Kings right wing Justin Williams felt like he "dodged a bullet" when he avoided suffering a shoulder injury in Detroit last week.
"I'm all in one piece still, so it's all right," Williams said Wednesday with a little laugh.
Williams escaped what could have been a serious eye injury Tuesday night in Dallas. Blurred vision in his right eye will force him to miss at least one game, starting with Thursday night against the New York Islanders at Staples Center.
The injury occurred in the final minutes as the stick of Stars defenseman Brendan Dillon came up under the visor of Williams and clipped near him near the eye. He left the game immediately for treatment.
Williams was examined by a doctor at the arena in Dallas, flew home with the Kings and said he saw a local doctor Wednesday morning. There is "a little scratch" of the eye but his cornea is fine.
"Still blurry right now but that will subside in a few days," Williams said. "Initially, it's pretty scary. You get hit and it's like getting poked in the eye and you can't see anything for a little bit.
"It scares you. The doctor tells you are going to be fine and then you're OK. There are times when things happen during a hockey game that frighten you and that was certainly one of them.
"You get clipped near an eye and it can scare you, certainly."
Williams also needed a couple of stitches on the top of his eye lid, and his availability beyond Thursday will depend on how quickly the swelling goes down.
Among the Kings, Williams had the longest running active streak of games played — 225, dating back to the beginning of the 2011-12 season. He suffered a dislocated shoulder on March 21, 2011 and missed the rest of the regular season.
Kings Coach Darryl Sutter has spoken about his serious eye injury during his playing days. In Chicago, Sutter took a slap shot from teammate Doug Wilson to the face in a game at Minnesota in January, 1984.
The serious eye and facial injury put him in the hospital in Minnesota. Sutter would later tell the story of how one of his hospital visitors was the good-humored Glen Sonmor, who walked in and told Sutter that Sonmor might not be the guy he wanted as a visitor. Sonmor, who coached the Minnesota North Stars three separate times, had lost his left eye in an NHL game in 1955, ending his career.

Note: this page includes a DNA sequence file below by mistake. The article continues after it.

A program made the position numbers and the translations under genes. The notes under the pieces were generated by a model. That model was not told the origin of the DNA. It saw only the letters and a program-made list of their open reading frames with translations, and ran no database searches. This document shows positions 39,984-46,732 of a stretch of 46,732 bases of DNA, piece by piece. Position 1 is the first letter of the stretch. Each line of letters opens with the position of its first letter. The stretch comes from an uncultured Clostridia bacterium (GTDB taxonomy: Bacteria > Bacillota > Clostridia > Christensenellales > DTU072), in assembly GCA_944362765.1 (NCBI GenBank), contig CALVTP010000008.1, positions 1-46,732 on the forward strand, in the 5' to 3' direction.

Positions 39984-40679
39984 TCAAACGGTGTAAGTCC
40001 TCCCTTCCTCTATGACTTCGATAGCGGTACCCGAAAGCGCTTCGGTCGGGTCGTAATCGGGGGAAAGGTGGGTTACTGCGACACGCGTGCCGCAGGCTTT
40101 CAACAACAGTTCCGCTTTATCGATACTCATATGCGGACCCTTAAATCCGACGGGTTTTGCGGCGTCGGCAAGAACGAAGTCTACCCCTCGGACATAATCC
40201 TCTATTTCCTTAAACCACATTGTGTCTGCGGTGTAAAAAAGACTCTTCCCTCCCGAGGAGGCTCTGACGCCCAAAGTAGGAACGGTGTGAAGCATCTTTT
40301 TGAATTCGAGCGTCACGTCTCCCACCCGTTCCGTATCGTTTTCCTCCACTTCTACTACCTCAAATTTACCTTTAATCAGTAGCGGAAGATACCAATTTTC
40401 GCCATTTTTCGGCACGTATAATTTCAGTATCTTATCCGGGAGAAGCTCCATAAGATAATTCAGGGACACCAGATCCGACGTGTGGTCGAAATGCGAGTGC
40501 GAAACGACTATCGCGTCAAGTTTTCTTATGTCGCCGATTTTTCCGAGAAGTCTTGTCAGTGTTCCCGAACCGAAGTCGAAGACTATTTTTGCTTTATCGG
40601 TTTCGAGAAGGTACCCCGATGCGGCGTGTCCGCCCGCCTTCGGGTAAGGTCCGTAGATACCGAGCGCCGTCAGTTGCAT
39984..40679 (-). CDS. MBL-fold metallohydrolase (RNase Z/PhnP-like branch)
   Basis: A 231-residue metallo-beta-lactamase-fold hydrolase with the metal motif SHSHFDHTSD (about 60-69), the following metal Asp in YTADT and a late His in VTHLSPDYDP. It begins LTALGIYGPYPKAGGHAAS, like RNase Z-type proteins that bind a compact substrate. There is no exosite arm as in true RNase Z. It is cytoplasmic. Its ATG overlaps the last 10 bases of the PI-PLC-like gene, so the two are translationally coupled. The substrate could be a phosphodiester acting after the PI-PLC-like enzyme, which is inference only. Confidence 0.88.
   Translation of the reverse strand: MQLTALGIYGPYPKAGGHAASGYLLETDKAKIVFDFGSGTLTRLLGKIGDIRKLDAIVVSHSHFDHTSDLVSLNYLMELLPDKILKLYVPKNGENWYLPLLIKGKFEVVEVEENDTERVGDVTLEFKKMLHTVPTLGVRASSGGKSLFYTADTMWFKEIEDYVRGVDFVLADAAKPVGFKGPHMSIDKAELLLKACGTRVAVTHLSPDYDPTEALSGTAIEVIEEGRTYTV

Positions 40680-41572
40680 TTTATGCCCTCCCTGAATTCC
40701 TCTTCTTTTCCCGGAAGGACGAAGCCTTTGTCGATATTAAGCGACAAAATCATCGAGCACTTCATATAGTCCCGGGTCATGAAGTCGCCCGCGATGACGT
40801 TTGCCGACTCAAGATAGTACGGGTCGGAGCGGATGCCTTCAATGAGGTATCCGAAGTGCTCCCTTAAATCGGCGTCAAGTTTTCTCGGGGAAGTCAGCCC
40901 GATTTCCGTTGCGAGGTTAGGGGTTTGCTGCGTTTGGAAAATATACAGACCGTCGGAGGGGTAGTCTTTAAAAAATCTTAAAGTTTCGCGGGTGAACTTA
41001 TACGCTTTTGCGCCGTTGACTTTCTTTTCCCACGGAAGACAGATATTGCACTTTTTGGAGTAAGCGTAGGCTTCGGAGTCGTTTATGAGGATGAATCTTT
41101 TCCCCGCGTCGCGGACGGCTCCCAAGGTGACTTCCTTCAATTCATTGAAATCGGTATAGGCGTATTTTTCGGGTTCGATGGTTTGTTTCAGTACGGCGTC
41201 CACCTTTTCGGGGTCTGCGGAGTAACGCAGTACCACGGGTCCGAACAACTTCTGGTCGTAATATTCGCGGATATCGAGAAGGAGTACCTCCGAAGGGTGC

Sutter would go on to play parts of three more seasons with the Blackhawks beyond that one.
Drew Doughty played a season-high 31 minutes 46 seconds against the Stars, another significant assignment for the No. 1 defenseman. He is filling a larger role because top-four defenseman Slava Voynov has been suspended indefinitely after an arrest last month on suspicion of domestic violence.
The next step in Voynov's legal situation isn't expected to come until later this week or even next week, according to Redondo Beach police.
Sutter said the increased workload has not been easy for Doughty.
"It's a whole different deal here now with the way guys are used and it affects us," Sutter said. "Drew is a guy that's going to thrive in that role, whereas some guys maybe don't want it as much. Drew does."
He now compares other defensemen to Doughty.
"That was the first thing when I came here," Sutter said. "Everybody asked about that comparison. Now it's the other way around. Now guys are compared to Drew. It's not the other way around.
"The game's changed a lot. I've been fortunate to have been around a lot of great defensemen. None of them are the same as Drew. And those guys were Hall of Fame guys too.
"Drew, at his age, has accomplished a lot already. And he's beginning to accomplish what he wants to. There's lot of young defensemen like that in the game, very comparable players, if you look at all those guys who play both ends of the ice."
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